Hollow Fibre Cancer Model for PK/PD

In a hollow fibre bioreactor an immortalised cell line will grow in 3 dimensions around porous, semi-permeable, protein-retentive “capillaries” that carry recirculating media on the luminal side. Cell densities in the available 3D space may go as high as 1E+8 cells/ml or more. These are conditions that resemble the in-vivo situation much more closely than monolayer cultured cells. Such cultures can be maintained continuously for long periods and cell division will typically be slower than in T-Flasks. Hollow fibres with a 20 kDa MWCO allow small molecules to freely equilibrate between the recirculating media and the cell compartment. This provides a basis of an in-vitro model that can be used to simulate any PK profile and to assess the effects of anti-tumour compounds over long periods of exposure. It is easy to make regular collections of cells and cell-conditioned media for analysis.

  • Simulate the PK concentration-time profiles of compounds
  • Collect samples at regular intervals to assess effects of compounds
  • Study the emergence of resistance over extended periods
  • Test combination regimens
  • Co-cultivation of different cell types
CHO cells growing in hollow fibre bioreactor

Both attachment-dependent or suspension cells can be cultured in a hollow fibre bioreactor. Once at high density, immortalized cells usually have the ability to continue growing independently of serum. Hollow fibres with molecular weight cut-offs of 5kDa and 20 kDa are available and also microporous fibres 0.1µm and 0.03µm.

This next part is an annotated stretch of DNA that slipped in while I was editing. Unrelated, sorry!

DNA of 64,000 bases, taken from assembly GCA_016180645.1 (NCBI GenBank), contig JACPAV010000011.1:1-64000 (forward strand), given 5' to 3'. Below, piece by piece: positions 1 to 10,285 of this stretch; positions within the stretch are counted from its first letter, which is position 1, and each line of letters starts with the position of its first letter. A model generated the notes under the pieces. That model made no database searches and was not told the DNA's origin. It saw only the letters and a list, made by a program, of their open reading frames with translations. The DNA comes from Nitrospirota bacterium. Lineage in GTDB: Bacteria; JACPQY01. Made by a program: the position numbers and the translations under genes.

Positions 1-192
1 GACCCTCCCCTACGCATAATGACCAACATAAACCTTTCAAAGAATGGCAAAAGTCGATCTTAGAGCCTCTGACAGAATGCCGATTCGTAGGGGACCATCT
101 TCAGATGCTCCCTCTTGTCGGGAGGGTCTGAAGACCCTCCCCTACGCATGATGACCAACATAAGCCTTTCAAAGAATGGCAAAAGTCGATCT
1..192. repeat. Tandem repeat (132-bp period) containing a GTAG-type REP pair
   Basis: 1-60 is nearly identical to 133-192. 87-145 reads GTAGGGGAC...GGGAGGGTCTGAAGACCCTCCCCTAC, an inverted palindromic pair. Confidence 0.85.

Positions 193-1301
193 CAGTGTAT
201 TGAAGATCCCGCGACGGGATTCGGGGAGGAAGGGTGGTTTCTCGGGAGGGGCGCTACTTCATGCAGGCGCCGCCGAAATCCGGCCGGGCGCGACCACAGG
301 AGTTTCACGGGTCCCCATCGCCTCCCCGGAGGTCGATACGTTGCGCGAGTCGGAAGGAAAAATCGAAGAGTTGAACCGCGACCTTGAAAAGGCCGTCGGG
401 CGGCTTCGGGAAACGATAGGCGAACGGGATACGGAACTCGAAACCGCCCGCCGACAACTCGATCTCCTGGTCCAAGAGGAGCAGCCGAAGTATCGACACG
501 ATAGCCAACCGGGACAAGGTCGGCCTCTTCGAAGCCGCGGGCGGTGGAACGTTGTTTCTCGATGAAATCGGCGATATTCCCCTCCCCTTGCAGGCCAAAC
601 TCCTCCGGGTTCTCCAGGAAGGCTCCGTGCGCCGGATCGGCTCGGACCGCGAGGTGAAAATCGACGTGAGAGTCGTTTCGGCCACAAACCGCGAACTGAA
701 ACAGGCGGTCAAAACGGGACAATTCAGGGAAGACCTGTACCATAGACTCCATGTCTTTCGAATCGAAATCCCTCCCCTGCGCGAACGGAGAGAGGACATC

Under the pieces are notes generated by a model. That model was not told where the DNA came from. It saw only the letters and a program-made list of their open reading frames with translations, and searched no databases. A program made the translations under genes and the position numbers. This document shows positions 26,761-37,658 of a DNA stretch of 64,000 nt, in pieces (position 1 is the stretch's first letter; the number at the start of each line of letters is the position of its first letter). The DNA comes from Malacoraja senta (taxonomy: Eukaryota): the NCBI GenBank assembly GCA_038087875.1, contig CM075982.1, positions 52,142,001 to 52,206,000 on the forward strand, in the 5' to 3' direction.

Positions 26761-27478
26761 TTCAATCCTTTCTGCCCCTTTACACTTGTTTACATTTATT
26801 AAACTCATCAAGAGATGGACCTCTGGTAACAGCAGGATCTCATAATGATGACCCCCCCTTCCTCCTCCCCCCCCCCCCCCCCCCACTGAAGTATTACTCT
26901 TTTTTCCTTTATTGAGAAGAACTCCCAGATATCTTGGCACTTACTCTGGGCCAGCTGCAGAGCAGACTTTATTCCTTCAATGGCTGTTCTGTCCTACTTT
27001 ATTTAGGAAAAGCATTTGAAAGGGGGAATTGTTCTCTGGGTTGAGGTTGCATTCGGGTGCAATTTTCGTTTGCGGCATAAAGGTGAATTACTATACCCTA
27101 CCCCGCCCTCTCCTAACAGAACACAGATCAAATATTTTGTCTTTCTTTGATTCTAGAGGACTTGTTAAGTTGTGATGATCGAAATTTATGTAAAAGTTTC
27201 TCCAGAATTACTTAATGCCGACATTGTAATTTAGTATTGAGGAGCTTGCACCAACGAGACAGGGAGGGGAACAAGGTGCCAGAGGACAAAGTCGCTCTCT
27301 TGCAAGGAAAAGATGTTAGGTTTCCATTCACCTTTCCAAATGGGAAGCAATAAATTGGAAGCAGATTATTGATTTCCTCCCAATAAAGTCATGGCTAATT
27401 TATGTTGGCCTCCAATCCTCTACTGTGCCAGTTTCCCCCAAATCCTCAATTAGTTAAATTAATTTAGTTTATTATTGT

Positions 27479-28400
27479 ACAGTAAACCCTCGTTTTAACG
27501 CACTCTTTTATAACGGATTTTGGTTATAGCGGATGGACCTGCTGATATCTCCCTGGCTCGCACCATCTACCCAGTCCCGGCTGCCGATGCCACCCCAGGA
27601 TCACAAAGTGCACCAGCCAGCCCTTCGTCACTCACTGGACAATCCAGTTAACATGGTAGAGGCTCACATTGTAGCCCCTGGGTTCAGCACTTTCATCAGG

HFIM set-up for antibiotic pk/pd

The FiberCell hollow fibre system is widely used as shown above to simulate human PK and represents a well referenced in-vitro infection model (HFIM) used, for example, to test antimicrobial regimens against M. tuberculosis. Learn more and see references here.


Pharmacokinetic/Pharmacodynamic (PK/PD) Modeling of Anti-Neoplastic Agents: Daniel Lexcen, Ahmed Salem, Walid M. El-Khatib, Virginia Haynes and Ayman Noreddin (2012). [download chapter]

Pharmacodynamic characterization of gemcitabine cytotoxicity in an in vitro cell culture bioreactor system: Kirstein et al., Cancer Chemother Pharmacol (2007).[abstract]


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